The market building, an easy walk down the hill and along the waterfront, also sells local crafts amid the exotic fruit and traditional medicine. Opened in 1882, the sprawling cast-iron and glass building was patterned after Paris’s old Les Halles market.
Palacio Rio Negro is one of the few rubber-baron mansions left. Built by a German, the elegant house served as the governor’s residence until its conversion into a cultural center.
The Museum of Man in the northeast looks at the people in this region, focusing on the mixed descendants of the Indians and Portuguese. An eye piercer is one of the weapons on display. The Indian museum gives a more in-depth look at aboriginal culture, including its funeral rituals and spiritual traditions.
A zoo hidden in the muddy backyard of the Tropical Hotel displays a scruffy looking sloth and other animals. The Brazilian military runs the city’s other zoo. Inside its jungle warfare and training center are jaguars, toucans and monkeys, animals picked up mainly on patrol.
You can easily tour Manaus in two days but to discover much of the Amazon’s unparalleled biodiversity requires spending time on its waters and in its jungles. Numerous lodges lie within a three-hour boat ride of Manaus. Although differing in size and comfort level, all of them have English-speaking guides to introduce you to the rivers and precious rainforest.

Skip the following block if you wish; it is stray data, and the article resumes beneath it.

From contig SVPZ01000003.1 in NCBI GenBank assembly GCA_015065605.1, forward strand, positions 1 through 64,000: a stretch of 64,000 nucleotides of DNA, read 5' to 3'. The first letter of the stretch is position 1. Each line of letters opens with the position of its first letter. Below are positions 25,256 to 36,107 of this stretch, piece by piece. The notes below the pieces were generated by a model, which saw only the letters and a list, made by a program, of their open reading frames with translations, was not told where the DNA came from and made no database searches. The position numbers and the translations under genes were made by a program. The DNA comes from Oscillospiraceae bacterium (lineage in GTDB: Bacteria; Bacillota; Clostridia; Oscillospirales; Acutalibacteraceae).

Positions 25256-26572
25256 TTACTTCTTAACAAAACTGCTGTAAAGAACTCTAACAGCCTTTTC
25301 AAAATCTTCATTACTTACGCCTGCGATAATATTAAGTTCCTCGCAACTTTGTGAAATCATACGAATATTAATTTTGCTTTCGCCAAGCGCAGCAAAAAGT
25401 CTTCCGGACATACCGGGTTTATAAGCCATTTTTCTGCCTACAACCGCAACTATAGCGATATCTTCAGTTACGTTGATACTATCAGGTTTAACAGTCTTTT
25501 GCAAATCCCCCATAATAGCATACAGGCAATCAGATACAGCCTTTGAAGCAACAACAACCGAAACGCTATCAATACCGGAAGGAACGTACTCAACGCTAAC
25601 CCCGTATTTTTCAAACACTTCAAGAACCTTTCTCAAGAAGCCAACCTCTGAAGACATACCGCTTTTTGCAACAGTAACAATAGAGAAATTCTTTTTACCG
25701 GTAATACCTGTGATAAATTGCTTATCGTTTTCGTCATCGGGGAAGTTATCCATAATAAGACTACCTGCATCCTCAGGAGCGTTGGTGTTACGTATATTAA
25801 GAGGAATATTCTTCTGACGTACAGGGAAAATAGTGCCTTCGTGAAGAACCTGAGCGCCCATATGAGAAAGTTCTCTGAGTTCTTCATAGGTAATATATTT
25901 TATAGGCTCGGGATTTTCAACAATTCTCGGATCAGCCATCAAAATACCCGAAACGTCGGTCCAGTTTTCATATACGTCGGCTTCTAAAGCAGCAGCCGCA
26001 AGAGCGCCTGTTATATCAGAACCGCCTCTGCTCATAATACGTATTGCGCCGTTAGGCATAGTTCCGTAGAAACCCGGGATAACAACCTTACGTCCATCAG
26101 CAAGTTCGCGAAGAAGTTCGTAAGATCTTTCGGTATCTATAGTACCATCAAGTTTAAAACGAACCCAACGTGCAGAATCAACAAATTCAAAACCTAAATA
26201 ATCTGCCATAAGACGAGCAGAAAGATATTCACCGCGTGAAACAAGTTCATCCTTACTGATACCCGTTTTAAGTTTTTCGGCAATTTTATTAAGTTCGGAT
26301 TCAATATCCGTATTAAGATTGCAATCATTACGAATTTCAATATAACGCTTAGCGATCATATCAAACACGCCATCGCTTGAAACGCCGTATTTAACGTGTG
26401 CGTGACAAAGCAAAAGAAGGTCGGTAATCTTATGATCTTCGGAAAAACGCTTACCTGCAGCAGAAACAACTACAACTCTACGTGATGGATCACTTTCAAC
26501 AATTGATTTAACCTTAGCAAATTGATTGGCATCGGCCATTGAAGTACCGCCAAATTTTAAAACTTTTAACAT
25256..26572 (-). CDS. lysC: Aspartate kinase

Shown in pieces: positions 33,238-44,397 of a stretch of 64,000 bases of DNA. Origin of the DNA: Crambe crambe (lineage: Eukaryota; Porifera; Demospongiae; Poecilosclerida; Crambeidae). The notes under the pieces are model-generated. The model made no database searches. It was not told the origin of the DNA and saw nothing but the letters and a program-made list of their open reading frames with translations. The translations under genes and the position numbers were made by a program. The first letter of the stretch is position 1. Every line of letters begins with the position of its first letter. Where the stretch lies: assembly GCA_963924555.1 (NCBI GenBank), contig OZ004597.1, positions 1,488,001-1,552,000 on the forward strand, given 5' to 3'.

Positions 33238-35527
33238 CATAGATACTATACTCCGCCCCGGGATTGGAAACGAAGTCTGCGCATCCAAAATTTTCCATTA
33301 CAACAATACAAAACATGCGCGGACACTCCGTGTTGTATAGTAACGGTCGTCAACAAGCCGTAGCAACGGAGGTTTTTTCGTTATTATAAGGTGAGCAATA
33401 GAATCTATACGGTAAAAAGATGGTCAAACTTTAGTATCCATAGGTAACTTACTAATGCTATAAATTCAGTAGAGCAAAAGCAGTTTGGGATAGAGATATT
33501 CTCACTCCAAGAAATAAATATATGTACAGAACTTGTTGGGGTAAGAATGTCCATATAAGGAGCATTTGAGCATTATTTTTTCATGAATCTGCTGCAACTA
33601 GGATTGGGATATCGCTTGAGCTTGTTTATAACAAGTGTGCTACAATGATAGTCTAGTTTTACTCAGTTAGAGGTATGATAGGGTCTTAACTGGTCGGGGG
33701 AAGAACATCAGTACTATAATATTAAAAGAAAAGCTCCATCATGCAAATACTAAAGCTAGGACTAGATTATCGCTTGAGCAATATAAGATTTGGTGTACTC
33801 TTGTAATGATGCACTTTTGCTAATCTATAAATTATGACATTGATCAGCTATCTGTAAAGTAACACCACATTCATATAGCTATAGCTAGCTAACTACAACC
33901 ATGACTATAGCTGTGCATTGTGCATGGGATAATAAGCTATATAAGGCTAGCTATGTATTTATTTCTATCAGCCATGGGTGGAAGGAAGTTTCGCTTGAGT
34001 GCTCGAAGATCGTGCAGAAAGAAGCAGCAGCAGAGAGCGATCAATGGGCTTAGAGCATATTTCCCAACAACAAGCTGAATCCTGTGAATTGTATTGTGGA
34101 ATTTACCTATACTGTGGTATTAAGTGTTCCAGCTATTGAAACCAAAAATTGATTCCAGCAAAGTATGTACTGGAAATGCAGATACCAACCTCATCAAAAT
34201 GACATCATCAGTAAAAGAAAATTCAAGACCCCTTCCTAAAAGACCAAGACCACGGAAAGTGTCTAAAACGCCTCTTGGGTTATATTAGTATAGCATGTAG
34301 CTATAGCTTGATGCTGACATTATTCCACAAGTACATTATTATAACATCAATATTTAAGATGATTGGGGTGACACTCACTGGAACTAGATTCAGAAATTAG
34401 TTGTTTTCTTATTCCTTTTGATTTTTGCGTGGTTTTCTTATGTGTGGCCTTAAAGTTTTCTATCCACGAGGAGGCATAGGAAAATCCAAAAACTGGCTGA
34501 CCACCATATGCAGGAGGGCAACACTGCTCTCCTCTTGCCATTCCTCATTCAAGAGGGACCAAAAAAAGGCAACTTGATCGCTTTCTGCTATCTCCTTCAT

Traveler Fast Facts
WHAT IT IS: The Amazon, the world’s second-largest river, is by far the largest in terms of waterflow. It passes through the world’s biggest rainforest and is home to one-third of all plant and animal species. Manaus, the Amazon Basin’s largest city, has 1.5 million residents.
Brazil’s estimated 400,000 aboriginals belong to some 245 tribes and, among them, speak 170 languages. Experts estimate that 49 tribes in the Amazon rainforest have never had any contact with the outside world.
CLIMATE: Hot and humid year-round, Manaus has an average temperature of 80 degrees F. From June through November, temperatures can rise to 104. From December to May, the rainy season, water levels rise to 65 feet.